is plenty of room for people who want to start learning now. What does it
take to be a good Web designer? Do you have to be artistic or technical?
People come to Web design from many backgrounds. It straddles the
creative and technical worlds in an interesting way. The thing to
remember about Web design is that it actually encompasses many
disciplines: graphic design, interface design, programming, management,
etc., so there is room in the Web design world for all types.
I usually recommend that people capitalize on their current strengths and
interests. If they are currently a visual artist or graphic designer,
then it makes sense to adapt those skills to the front end design of the
site, as I have, and work on how the site looks. If someone comes from a
programming background, there are all sorts of opportunities for
designing and producing how a site works.
Is it harder to teach a designer about the Web, or a Web-savvy person
I think it's much easier to teach a designer how to adapt to the Web.
Designers have been using computers for design work for years and are
familiar with style sheets, file types, and other technical restraints.
Many of these skills are easily translated into Web-specific
requirements. It just requires a shift in thinking.
Is there one question you are most often asked by students learning Web
Oh, I don't think there's one most-asked question, particularly since
people come into my classes with varying knowledge of the Web. In
general, people want to know what they need to learn and what software
tools they need, which is why I dedicated a whole chapter to answering
There are a few specific questions that invariably come up. Many people
ask if they need to learn Java, to which the answer is an emphatic NO.
Learn Java if you want to be a Java programmer, but it is certainly not
required to be a Web designer. The other question I can be guaranteed
will be asked in a beginner class is how to make the background of a page
a different color (use the BGCOLOR attribute in the <BODY> tag of the
document). It's funny how people sometimes seek out very specific bits of
information while others are after the broad picture. I tried to address
both of these needs in Learning Web Design.
What is the hardest thing for beginners to grasp in learning Web design?
The hardest big-picture concept to get used to, particularly for those
from a print background, is that the page will look different to
different users. Due to the nature of the medium and the fact that the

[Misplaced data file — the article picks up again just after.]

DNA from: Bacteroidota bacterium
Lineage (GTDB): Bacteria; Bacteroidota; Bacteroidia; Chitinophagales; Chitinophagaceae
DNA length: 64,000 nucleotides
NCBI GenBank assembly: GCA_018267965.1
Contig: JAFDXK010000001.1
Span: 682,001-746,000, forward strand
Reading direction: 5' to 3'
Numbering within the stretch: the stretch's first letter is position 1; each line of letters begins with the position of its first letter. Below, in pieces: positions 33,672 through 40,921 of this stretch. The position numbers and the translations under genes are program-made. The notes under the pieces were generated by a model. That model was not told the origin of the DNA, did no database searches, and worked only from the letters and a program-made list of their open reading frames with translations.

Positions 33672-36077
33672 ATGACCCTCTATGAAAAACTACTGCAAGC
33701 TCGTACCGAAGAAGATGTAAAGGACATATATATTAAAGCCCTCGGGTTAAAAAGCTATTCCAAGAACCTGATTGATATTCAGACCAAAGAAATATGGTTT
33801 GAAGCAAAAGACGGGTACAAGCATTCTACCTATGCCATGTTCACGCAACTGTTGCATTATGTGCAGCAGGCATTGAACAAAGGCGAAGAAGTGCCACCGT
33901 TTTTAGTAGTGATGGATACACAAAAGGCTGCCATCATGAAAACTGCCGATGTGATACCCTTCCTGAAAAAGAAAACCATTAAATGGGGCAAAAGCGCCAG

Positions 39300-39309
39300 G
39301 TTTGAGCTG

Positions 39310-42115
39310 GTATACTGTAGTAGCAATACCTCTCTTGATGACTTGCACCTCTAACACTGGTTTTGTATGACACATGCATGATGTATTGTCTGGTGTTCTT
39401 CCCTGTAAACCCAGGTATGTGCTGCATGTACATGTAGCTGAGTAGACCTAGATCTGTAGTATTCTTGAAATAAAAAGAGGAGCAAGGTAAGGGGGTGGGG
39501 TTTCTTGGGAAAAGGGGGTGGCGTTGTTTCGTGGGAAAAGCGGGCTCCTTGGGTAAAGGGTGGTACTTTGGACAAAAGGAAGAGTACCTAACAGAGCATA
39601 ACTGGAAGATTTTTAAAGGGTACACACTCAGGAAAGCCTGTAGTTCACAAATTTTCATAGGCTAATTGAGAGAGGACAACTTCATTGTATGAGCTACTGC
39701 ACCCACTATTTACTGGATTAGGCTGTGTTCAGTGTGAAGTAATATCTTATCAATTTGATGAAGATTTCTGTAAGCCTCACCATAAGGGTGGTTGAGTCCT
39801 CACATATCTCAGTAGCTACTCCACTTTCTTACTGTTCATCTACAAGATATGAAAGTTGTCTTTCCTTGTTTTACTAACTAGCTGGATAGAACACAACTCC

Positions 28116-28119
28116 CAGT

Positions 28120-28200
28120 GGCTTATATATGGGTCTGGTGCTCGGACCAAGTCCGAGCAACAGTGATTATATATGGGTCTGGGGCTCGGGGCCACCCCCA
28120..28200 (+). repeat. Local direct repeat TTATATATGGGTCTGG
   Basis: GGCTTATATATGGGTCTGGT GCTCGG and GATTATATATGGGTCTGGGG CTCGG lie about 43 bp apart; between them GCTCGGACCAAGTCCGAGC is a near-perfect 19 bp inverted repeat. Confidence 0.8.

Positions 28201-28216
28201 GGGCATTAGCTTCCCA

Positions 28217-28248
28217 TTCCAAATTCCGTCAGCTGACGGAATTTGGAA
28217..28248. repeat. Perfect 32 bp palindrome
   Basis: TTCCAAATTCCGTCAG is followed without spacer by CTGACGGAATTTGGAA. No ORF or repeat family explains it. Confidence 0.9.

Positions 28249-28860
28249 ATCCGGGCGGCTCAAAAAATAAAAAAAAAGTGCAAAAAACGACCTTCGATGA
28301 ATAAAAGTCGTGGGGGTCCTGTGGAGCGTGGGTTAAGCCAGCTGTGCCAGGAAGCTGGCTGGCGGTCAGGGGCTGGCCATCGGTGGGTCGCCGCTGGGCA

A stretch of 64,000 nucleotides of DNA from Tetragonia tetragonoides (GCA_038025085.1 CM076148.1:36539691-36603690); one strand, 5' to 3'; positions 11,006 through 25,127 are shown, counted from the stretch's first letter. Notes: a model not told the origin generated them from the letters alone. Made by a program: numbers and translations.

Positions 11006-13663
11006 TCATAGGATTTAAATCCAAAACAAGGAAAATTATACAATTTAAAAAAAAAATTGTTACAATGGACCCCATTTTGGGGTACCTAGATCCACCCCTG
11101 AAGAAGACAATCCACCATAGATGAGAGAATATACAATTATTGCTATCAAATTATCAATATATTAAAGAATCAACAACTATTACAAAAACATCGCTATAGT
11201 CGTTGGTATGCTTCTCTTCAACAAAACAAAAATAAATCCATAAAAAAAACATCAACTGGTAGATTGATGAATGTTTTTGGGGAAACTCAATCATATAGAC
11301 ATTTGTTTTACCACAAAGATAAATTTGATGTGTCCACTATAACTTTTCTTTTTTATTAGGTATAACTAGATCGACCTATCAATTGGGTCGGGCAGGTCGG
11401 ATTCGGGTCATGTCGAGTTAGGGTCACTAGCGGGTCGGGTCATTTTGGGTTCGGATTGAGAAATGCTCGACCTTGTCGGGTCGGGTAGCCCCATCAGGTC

final display is controlled by the browser, platform, display device, and
individual preferences of the user, you don't have the kind of control
over presentation that you do in print.
The result is that you don't know how big the "page" will be, how dark the
colors will look, or the size or font of the text. This usually comes as a
big surprise. Some print designers are horrified at the prospect of giving up
What is one common mistake you see most beginners make in their first
The common beginner error is too much of everything. Too many colors, too
many animations, too many fonts, varying text alignments, and so on. The
key to a successful design, on the Web and in any medium, is restraint
and control. For instance, choosing a limited palette of one or two
colors and sticking with them. I address many of these popular beginner
pitfalls in the "Dos and Don'ts" chapter of the book.
Since HTML was not originally designed to handle the detailed specifics
of page layout and presentation, there have been a lot of hacks (HTML
elements used in ways other than they were intended) over the
years that Web designers have used to control page layout. Does
your book cover tricks like using single-pixel transparent GIFs to effect
where elements show up on a Web page? What do you think of these kind of
In general, I discourage hacks (like using list elements to get indents
and, most notoriously, single-pixel transparent graphics for spacing), but
until style sheets are consistently and universally supported, I think these
work-arounds will be around for at least another couple of years.
In the book, I tried to paint as thorough a picture as possible about
practical Web design techniques, so I did introduce the single-pixel technique
and some other tricks. However, I also tried to provide important context on
why it's not good Web design form and should be avoided. So the
decision is in the students' hands.
Besides beginners, your book also targets graphic designers making the
switch to Web design. What is the biggest hurdle print designers must get
over when making a career change to the Web?
Well, as I mentioned earlier, there's a period of adjustment, of learning
when to let go of absolute control over the page display. Web design
takes away control over all the things graphic designers are
traditionally responsible for controlling: font, colors, page size,
alignment, and so on. And forget kerning! You need to develop a new
relationship with the designs you create . . . . It's more like designing a
range of possibilities.
Another key difference in the day-to-day work is that graphic designers
in the Web world work much more closely with programmers and technical
teams. In the print world, there is some dialog with pre-press and the
printer, but in Web design, the visual and technical design and
development processes are very closely integrated. Designers need to
understand the technical vocabulary and processes.